Beneficial ownership transparency is clearly becoming increasingly relevant to the debate about generating wealth in countries with significant extractive resources. Many government officials represented at the conference agreed that hidden ownership contributed to losing hundreds of millions of dollars every year in Africa.
Civil society, strongly supporting the topic, highlighted that hidden ownership in the extractive industries is a red flag for organisations looking to investigate corruption.
This conference came 12 months since the EITI Opening up Ownership Jakarta conference and 14 months before the EITI’s beneficial ownership requirements comes into force on 1 January 2020. Some EITI countries have come a long way since Jakarta, passing legislation to enable beneficial ownership transparency – implementing these laws and evaluating their impact is the next step.
Others are still drafting legislation and need to catch up. The conference was a great forum for countries to discuss best practice and how these can be grounded in the context specific to each country. Overall there was recognition that ownership transparency is here to stay – it is now a global norm.
The importance of ownership data as a key piece of the puzzle for increasing tax collection, curbing illicit financial flows and identifying corruption in the oil, gas and mining sector was continuously mentioned.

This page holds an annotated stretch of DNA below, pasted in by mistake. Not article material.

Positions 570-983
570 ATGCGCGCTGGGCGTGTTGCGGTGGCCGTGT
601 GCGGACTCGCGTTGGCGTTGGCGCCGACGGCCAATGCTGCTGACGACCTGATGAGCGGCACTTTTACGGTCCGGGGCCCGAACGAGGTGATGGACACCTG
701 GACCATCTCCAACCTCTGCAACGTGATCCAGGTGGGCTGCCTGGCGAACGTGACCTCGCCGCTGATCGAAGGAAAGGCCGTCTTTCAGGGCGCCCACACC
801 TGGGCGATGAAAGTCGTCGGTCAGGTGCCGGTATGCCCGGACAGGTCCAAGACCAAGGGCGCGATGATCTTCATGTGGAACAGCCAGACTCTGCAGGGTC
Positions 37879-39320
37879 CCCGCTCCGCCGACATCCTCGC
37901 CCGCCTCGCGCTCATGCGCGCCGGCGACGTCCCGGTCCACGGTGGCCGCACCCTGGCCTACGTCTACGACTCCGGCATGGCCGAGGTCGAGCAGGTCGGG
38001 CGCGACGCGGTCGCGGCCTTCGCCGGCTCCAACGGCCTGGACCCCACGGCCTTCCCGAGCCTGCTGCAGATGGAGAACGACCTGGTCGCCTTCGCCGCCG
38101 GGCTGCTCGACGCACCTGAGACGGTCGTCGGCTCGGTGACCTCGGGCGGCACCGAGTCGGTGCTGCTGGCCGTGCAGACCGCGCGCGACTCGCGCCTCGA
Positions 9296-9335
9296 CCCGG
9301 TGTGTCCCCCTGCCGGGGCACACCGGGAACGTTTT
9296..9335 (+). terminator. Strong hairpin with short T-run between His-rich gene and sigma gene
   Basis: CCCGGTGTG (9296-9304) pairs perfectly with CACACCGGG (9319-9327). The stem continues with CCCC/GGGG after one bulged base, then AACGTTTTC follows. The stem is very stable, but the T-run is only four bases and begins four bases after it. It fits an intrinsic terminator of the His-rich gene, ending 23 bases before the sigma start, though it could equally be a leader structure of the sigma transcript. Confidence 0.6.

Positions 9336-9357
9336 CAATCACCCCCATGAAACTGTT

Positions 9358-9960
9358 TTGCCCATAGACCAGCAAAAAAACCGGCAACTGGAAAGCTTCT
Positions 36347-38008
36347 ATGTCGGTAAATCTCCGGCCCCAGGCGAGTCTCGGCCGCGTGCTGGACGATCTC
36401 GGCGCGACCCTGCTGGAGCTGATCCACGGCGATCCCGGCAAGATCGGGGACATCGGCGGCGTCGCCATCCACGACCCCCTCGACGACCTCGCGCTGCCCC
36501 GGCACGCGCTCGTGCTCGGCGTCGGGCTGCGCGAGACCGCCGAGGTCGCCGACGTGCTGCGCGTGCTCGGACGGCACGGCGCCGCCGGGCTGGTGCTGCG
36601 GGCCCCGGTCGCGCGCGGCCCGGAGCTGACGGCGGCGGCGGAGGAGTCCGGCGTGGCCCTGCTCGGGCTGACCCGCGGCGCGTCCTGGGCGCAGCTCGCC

Know who extracts your resources
One of the corruption risks, when it comes to the company ownership, remains at the licensing level. This stage is critical to influence whether countries will truly benefit from their extractive sector and should ensure that the country attracts ‘the right players’ and responsible companies.
Licensing authorities need reliable and up-to-date beneficial ownership information for their due diligence checks in licensing, to avoid that licenses or contracts are awarded to companies that are unqualified and to prevent any conflicts of interest.
Countries, such as Cameroon, Ghana, Liberia, Sierra Leone and Zambia, have already started exploring how to use beneficial ownership data in licensing. One of the conference sessions focused on how beneficial ownership data increased its role in the allocation of rights. Governments and their citizens become more aware of the issue and want to know who extracts their resources. In Sierra Leone, for instance, the licensing authority requests beneficial ownership information from large-scale mining and diamond export companies.
Opening up through public registers
More than twenty of EITI implementing countries have announced their aim to establish public ownership registers, including Ghana and Nigeria. The afternoon sessions explored how to establish a beneficial ownership register and how to ensure submission of accurate data.
There are different models of existing beneficial ownership registers, both at the national and global level. For instance, UK holds a corporate register with over two million company files and two billion searches per year. Ukraine is a similar example, where beneficial ownership data are also incorporated into a company register.